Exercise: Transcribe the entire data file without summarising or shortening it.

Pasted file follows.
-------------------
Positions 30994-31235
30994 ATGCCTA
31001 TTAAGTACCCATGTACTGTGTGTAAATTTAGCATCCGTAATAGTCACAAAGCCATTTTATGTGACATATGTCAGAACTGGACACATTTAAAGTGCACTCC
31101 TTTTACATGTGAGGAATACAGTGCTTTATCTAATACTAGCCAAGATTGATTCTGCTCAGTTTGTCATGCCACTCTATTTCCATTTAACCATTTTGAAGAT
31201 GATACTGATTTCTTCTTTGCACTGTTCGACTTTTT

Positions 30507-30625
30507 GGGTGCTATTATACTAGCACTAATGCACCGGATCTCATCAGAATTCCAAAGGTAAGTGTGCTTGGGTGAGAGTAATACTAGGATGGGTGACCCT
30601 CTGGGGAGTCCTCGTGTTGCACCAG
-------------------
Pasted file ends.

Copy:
Positions 30994-31235
30994 ATGCCTA
31001 TTAAGTACCCATGTACTGTGTGTAAATTTAGCATCCGTAATAGTCACAAAGCCATTTTATGTGACATATGTCAGAACTGGACACATTTAAAGTGCACTCC
31101 TTTTACATGTGAGGAATACAGTGCTTTATCTAATACTAGCCAAGATTGATTCTGCTCAGTTTGTCATGCCACTCTATTTCCATTTAACCATTTTGAAGAT
31201 GATACTGATTTCTTCTTTGCACTGTTCGACTTTTT

Positions 30507-30625
30507 GGGTGCTATTATACTAGCACTAATGCACCGGATCTCATCAGAATTCCAAAGGTAAGTGTGCTTGGGTGAGAGTAATACTAGGATGGGTGACCCT
30601 CTGGGGAGTCCTCGTGTTGCACCAG